Universities Week – a personal story of striving to achieve
I was not the brightest pupil in secondary school. I always got E and F grades in my assignments. At the time it felt as though the tutors only cared about those who were going to boost their ratings, and that did not include me. A careers advisor once told me to drop my ambition to do A-levels and to be ‘realistic’ and do a vocational course instead.
At a school parents’ evening I received my predicted grades – two D’s, one C and six E’s. Depressing as this was, it actually made me stronger. One of my tutors had said to me: “Failing to prepare, is preparing to fail.” After that I gathered all my books and for the next two months I went to my local library and revised.
When I sat my exams I was taken out of the normal exam hall and placed among students who were not expected to achieve good grades – it made me feel ashamed. I completed all my exams in July and I decided to go on holiday with my family and take a break from all the pressure.
When the results arrived in August I was too scared to open the letter in front of friends, so went to the school toilets. I was brought up in strict African family and I was scared of the consequences if I didn’t get good grades. Looking at my results, I was relieved – not the best results in the world but it was good for me. I achieved one B, four C’s and four D’s.
Walking down the school stairs for the last time, I bumped into my English tutor who approached me and said, “Moriam I am really happy for you – I wasn’t expecting the grades you achieved, well done.” When I got home I ran straight into the living room where I showed my parents my grades. They were proud of me and the following day we went to a Chinese restaurant to celebrate my achievement.
When it was time to enrol at college I contemplated whether to do A-levels and retake my Maths GCSE or listen to the careers advisor and do a vocational course in a subject I was confident in. In the end I decided to do a course I was good at – media.
As my actual grade was better than my predicted grade I begged the college to allow me to do a National Diploma course instead of an entry course which would have taken me four years to complete rather than two. The tutor agreed and I was enrolled on a radio course.
My new tutor was in his late fifties, quite tall and very slim. I liked his personality – he was calm and relaxed. He wasn’t like the tutors I came across in secondary school, he was strict but his strictness felt like it was for my own good.
When I got the marks for my first assignment he sat everyone down individually and went through their work. At last someone took the time to read through my work and tell me what mistakes I made and how to correct them. From that point I felt more confident and was able to go to my tutor when I needed help and receive constructive criticism.
Later, the time came to apply to UCAS to decide what course to do at university. I never thought this day would come for me. I was the dumb one, the underachiever, the one who wasn’t going to achieve a single GCSE – and yet here I was applying for University.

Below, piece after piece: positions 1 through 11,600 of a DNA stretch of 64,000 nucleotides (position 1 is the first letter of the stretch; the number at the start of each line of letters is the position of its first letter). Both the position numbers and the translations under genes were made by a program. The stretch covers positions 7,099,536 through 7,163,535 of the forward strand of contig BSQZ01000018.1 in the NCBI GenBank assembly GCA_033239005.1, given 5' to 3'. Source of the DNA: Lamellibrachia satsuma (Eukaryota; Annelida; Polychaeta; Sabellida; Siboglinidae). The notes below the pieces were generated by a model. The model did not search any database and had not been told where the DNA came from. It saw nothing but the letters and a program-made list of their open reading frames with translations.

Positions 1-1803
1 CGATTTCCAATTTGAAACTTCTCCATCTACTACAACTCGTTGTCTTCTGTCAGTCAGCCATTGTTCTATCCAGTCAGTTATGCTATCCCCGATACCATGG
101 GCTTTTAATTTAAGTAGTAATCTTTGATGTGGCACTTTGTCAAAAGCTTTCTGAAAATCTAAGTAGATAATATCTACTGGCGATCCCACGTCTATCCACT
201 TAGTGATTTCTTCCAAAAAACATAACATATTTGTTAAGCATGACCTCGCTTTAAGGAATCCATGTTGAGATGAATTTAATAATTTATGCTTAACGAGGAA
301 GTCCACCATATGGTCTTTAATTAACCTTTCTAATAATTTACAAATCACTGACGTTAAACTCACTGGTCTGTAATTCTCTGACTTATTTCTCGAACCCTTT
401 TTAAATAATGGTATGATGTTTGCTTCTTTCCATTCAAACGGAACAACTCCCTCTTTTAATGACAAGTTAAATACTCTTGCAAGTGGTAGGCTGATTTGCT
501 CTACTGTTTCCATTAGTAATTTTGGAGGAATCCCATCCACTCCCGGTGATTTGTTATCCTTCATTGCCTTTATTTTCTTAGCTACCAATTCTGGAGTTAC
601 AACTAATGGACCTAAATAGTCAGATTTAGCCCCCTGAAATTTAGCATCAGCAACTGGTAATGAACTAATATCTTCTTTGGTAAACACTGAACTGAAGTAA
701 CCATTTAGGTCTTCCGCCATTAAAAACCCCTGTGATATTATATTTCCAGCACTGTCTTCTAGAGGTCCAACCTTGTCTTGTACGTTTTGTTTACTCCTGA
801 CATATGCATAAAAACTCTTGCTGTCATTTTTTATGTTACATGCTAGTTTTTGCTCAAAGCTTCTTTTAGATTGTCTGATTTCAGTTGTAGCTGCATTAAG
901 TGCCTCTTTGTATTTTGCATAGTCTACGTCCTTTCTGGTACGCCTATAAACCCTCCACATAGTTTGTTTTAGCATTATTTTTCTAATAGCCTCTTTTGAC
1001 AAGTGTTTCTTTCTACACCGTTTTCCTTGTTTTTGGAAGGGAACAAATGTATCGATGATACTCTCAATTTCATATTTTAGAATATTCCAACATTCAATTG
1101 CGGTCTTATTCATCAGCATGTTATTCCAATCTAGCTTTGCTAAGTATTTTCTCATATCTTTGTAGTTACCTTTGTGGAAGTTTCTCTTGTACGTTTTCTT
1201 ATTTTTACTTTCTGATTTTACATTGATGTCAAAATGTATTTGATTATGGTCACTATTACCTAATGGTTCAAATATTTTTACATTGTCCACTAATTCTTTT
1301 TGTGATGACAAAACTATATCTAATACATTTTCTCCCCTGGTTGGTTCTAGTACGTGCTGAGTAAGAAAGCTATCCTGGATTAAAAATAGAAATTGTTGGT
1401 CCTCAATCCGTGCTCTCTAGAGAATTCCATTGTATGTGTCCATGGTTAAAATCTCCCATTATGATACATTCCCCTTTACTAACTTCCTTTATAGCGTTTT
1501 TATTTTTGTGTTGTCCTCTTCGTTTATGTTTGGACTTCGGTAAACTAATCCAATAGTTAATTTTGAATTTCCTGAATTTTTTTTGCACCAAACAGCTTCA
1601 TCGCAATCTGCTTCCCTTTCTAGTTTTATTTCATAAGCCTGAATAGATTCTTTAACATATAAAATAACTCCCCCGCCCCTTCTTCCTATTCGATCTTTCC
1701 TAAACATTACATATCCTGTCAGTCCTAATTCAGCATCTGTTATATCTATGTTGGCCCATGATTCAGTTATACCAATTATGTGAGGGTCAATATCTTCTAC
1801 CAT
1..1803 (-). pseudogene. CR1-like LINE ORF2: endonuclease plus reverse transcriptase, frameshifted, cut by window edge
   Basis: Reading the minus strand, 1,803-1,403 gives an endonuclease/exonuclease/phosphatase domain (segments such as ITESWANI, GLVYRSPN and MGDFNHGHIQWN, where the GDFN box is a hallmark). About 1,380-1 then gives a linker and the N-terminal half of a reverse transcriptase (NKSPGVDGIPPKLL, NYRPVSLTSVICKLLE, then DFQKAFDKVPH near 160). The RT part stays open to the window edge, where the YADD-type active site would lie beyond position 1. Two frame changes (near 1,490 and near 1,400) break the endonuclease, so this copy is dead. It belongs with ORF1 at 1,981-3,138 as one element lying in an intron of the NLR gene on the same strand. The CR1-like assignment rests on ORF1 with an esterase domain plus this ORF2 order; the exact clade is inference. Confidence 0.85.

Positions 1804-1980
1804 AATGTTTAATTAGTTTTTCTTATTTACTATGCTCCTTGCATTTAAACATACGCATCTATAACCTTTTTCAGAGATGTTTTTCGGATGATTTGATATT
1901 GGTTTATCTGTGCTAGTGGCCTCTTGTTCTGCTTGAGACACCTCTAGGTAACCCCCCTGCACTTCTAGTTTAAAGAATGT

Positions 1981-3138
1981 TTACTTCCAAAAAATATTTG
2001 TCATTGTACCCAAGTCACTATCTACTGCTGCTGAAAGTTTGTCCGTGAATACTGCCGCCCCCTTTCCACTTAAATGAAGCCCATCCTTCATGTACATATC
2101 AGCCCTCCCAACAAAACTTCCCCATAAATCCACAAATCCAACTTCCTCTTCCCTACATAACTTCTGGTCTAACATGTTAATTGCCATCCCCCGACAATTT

When I looked at the university I wanted to go to, I realised how high their entry requirement was! As I was doing a vocational course, they had expected me to get a higher grade Distinction, Distinction, Merit (DDM). As I was knocked down so many times in secondary school I thought it was impossible for me to achieve the grades they were expecting.
But in the end I was tired of doubting myself and I applied for the university with the highest grade. When college ended and I received my grades I was both delighted and shocked to get a DDM – the highest grade in my class.
I applied to study journalism, media and cultural studies at Kingston University but the experience was not as enjoyable as I imagined it would be. Media and cultural studies was fine – I felt instantly connected with students and the lecturers, but journalism was different.
Nobody spoke to me, not even the lecturers. Out of 300 students, three of us were from ethnic minority backgrounds and I felt somewhat uncomfortable. When second year arrived, I wanted to drop journalism and just continue with my media and cultural studies class but I decided against it and soldiered on.
One lecturer in particular always put me down and once again my confidence was knocked. It wasn’t until the third year that he noticed my potential and warmed to me. He told me that he felt as though I didn’t want to ‘communicate with my fellow pupils’ and he didn’t ‘know anything about me’.
I finally finished university and when my results arrived I was awarded a 2.1 which put me in high spirits. I thanked God that I – the girl who was an underachiever became an achiever! At the graduation ceremony when I walked on stage with my oversized gown and large hat, my parents said they were the proudest parents on earth – and I was also proud of myself.
Through my experiences at secondary school, college and university I have learnt never to let anyone tell me that I cannot achieve anything; I have learnt that if you want something in life you must work hard to achieve it – and if you get knocked down you have to bounce back!